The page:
Many regular Web users notice that many domain names include “HTTP” while others use “HTTPS” without actually knowing how they differ. Even website owners who are familiar with use of “HTTP” and know that it stands for “Hyper Text Transfer Protocol” may not know the significance of the additional letter “S” at the end. The major difference is one of security. HTTPS stands for “Secure Hyper Text Transfer Protocol.” After realising this important difference in the two, the next question many people have is, “What makes one more secure than the other, and how does this affect websites and their content?”

Primary Differences in the Security Levels of Websites that Use HTTP and HTTPS

Main differences in the overall security levels of websites that use HTTP and HTTPS can be explained as follows:

• Websites with HTTP. – Hyper Text Transfer Protocol is a term for an application layer protocol concerned with the way in which data or content is presented rather than with how this information arrives at Point B from Point A. It has no memory to recall material or processes from any earlier Web sessions. HTTP runs on TCP (Transmission Control Protocol) Port 80, the port from which your computer needs to transmit and receive data in order to successfully make use of HTTP.

• Websites with HTTPS. – Operating on TCP Port 443, HTTPS functions in connection with another protocol, Secure Sockets Layer (SSL), which safeguards the security of transported data. For example, this additional security measure makes product purchasing sites and web checkout-payment pages with HTTPS safe for entering personal identity data and credit card numbers. SSL truly has no interest in what your personal data is or looks like.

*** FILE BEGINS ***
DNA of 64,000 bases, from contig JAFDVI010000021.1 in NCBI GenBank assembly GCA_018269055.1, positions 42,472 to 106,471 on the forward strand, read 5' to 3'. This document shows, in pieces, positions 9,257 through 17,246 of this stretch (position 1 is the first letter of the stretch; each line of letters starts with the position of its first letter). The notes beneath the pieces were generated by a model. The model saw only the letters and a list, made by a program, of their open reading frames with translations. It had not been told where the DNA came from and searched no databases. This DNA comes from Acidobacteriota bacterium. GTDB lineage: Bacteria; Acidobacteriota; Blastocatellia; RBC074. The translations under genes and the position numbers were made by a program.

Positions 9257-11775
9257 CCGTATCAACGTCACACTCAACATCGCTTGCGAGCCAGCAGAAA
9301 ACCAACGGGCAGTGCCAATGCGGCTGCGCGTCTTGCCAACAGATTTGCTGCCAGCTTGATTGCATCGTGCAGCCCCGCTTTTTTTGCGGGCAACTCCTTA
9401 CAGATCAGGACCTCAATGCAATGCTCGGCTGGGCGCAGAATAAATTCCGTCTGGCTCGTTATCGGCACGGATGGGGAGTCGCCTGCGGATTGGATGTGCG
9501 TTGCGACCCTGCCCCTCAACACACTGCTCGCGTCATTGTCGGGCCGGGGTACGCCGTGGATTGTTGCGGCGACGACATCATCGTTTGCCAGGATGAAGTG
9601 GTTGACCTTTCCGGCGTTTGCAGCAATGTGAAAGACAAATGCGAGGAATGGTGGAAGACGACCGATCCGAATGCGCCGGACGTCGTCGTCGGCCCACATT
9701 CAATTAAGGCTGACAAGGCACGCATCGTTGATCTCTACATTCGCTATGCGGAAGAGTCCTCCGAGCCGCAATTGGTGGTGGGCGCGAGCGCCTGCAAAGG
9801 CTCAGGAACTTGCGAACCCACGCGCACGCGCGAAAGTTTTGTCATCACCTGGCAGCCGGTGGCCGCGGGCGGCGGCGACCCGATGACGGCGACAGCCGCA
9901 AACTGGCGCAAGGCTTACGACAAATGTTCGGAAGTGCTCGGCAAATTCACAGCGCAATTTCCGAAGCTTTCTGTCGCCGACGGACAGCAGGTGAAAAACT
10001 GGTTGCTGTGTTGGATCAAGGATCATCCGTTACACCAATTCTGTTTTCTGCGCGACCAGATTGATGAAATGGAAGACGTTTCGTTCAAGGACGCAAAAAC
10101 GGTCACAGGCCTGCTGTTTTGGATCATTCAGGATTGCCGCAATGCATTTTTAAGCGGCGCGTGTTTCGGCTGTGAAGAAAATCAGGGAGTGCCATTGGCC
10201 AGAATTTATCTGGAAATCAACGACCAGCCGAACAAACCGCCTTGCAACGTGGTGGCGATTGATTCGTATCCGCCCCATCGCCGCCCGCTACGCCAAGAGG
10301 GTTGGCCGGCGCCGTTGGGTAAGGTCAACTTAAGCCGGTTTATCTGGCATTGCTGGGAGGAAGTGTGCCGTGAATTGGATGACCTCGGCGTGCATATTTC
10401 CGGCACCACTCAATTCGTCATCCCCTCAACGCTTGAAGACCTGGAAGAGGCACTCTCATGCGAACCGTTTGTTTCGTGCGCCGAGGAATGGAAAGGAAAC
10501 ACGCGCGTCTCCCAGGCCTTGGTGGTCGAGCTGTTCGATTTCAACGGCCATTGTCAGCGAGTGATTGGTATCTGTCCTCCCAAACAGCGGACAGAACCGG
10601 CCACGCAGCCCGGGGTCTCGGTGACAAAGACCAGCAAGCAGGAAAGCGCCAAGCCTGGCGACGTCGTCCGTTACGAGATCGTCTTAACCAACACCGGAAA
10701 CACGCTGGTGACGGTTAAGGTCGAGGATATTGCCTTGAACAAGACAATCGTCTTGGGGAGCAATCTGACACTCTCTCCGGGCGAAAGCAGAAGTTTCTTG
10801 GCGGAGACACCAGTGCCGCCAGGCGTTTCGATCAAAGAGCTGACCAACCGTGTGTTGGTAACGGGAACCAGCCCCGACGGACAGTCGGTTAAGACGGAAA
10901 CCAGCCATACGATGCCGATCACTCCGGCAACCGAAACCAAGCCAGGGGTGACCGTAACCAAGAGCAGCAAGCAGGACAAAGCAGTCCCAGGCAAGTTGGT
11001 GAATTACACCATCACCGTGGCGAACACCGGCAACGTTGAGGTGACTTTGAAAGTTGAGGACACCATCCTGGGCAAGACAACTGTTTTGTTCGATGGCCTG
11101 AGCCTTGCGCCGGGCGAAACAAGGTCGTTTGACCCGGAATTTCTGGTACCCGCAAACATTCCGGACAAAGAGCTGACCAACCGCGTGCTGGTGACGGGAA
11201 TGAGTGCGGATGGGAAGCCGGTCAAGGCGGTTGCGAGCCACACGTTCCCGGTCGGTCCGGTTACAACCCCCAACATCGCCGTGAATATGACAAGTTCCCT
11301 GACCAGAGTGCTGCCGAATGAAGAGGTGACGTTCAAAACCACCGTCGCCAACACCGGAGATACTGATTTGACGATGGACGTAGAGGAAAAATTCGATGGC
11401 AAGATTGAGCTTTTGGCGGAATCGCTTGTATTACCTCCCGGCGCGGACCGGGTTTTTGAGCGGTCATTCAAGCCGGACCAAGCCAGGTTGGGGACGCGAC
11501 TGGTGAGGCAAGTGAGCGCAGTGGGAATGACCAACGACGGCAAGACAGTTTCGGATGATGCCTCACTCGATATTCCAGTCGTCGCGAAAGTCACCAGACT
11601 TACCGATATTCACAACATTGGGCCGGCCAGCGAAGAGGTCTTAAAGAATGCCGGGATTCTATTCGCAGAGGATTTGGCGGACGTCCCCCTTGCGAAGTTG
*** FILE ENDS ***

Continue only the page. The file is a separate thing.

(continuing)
While HTTP has done its job once it presents the data you need via your Internet browser, HTTPS can determine the difference between one data sender and/or receiver and another. With the aid of mathematical algorithms, SSL encrypts data, shielding its real meaning. This encryption is possible only after the site owner purchases a certificate that has time sensitivity.

How Use of HTTPS in Domain Names Keeps Your Data Safe from Hackers

Simply put, when domain names use HTTPS, computers then make use of a code, scrambling data and messages with this code in order to keep your valuable information from being intercepted and understood by online hackers and identity thieves. Computers use the “secret code” on an SSL known as Transport Layer Security (TLS) to safely send and receive your data.

A computer owner’s public key is contained within an SSL certificate, and the owner shares this public key with other Internet users who have need of it for the purpose of encrypting messages to the computer owner. By sending these Web users the SSL certificate, the computer owner enables these users to also encrypt messages to the owner. The owner never shares the private key. Public Key Infrastructure (PKI) is the process structure for exchanging public keys via the SSL certificate to facilitate HTTPS, SSL and TLS (Transport Layer Security).